Way back in 1960 a young senator from Massachusetts was campaigning for the presidency of the U.S.
And one day he brought his message to Texarkana.
It was September 13 when John F. Kennedy waved from a Pontiac Bonneville convertible as he road in the Four States Fair and Rodeo Parade along the downtown streets before stopping to make a speech at the federal courthouse and post office building that still strides the state line between Arkansas and Texas.
There are still many residents who remember that day. They lined the streets and looked out of office windows all along the route, hoping to catch a glimpse of the charismatic Kennedy. A vast crowd -- some estimates put it at nearly 100,000 from all around the area -- jammed State Line in front of the post office to hear him speak.
So much hope and promise from that young candidate for the nation's highest office. He won the election but sadly was felled by an assassin's bullet just the three years later.
We imagine it's hard for many younger folks to understand what the nation was like back then. There were problems -- many of them to be sure. There were conflicts. There was injustice. But we had a lot more faith in our leaders. We had a lot more respect for the offices they held. We looked up to them. More often than not we thought they were trying to do the right thing as they saw it.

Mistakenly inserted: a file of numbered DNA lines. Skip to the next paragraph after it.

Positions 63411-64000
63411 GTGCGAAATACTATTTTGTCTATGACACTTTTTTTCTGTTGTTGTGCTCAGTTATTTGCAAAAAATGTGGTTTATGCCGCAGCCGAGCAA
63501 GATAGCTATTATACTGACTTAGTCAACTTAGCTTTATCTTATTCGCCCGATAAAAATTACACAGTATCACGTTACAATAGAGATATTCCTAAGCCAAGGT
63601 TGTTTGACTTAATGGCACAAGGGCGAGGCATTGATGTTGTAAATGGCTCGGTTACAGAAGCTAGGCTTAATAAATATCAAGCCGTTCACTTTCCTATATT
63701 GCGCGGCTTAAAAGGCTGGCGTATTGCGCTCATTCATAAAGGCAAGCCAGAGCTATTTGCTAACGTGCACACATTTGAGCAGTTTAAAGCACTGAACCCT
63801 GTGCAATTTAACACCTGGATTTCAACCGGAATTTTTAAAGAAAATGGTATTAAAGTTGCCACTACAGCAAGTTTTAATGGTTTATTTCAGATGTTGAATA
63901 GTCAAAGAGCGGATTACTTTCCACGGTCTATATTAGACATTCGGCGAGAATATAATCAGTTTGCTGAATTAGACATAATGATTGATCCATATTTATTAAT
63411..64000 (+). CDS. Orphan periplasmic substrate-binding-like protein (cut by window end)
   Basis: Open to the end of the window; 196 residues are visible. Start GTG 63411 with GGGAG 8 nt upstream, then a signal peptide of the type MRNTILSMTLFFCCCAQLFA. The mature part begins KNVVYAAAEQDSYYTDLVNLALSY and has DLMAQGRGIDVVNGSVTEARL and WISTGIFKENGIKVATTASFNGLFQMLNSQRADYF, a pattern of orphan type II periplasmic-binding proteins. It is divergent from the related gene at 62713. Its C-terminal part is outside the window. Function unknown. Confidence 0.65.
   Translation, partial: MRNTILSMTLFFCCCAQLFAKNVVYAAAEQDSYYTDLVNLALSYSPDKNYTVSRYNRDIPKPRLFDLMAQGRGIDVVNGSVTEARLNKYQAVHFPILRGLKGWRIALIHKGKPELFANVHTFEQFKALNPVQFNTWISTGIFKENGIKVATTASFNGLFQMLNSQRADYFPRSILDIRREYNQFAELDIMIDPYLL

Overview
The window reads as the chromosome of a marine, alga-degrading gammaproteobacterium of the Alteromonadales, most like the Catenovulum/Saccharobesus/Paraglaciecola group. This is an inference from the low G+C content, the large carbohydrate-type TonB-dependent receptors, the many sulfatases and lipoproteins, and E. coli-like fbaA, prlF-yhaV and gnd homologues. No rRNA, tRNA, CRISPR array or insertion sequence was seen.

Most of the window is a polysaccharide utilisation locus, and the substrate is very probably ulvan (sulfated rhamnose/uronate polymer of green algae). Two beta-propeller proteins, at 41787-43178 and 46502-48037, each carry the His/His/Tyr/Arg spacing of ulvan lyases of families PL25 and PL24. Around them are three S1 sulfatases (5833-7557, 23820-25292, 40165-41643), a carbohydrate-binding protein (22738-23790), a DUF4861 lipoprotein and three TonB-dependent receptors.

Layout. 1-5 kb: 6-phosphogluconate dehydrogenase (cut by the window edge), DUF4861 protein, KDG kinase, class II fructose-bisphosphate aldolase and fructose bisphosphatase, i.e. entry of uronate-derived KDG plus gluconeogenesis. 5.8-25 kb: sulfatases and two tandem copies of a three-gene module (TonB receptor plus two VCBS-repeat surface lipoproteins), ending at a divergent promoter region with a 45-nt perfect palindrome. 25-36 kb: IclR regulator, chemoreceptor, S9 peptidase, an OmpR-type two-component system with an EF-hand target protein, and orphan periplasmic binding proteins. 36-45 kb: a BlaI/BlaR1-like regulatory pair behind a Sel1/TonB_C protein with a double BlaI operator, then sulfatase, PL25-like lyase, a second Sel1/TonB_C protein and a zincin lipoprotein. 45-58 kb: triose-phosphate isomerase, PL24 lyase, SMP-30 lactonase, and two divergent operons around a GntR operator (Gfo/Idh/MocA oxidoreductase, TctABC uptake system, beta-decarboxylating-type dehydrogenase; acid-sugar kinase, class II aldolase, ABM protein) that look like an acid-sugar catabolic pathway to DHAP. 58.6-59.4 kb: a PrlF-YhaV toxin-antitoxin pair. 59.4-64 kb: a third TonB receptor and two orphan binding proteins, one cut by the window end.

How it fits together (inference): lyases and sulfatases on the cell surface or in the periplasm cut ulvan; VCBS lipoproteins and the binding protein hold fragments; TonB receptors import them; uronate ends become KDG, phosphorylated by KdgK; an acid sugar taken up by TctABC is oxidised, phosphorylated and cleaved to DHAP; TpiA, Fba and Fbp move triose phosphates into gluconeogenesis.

Yes, there were divisions. And yes sometimes the political battles could get nasty. It wasn't some mythical golden age that so many would like to remember and believe.
But it wasn't like it the deep, bitter and too often angry political division of today.
There is a monument to President Kennedy at our post office. It's inscribed with words he spoke his inaugural address--and words he would have spoken Nov. 22, 1963, in Austin if he had left Dallas alive that day.
You might want to check it out sometime. And remember the candidate who thrilled Texarkana and the president who inspired the world.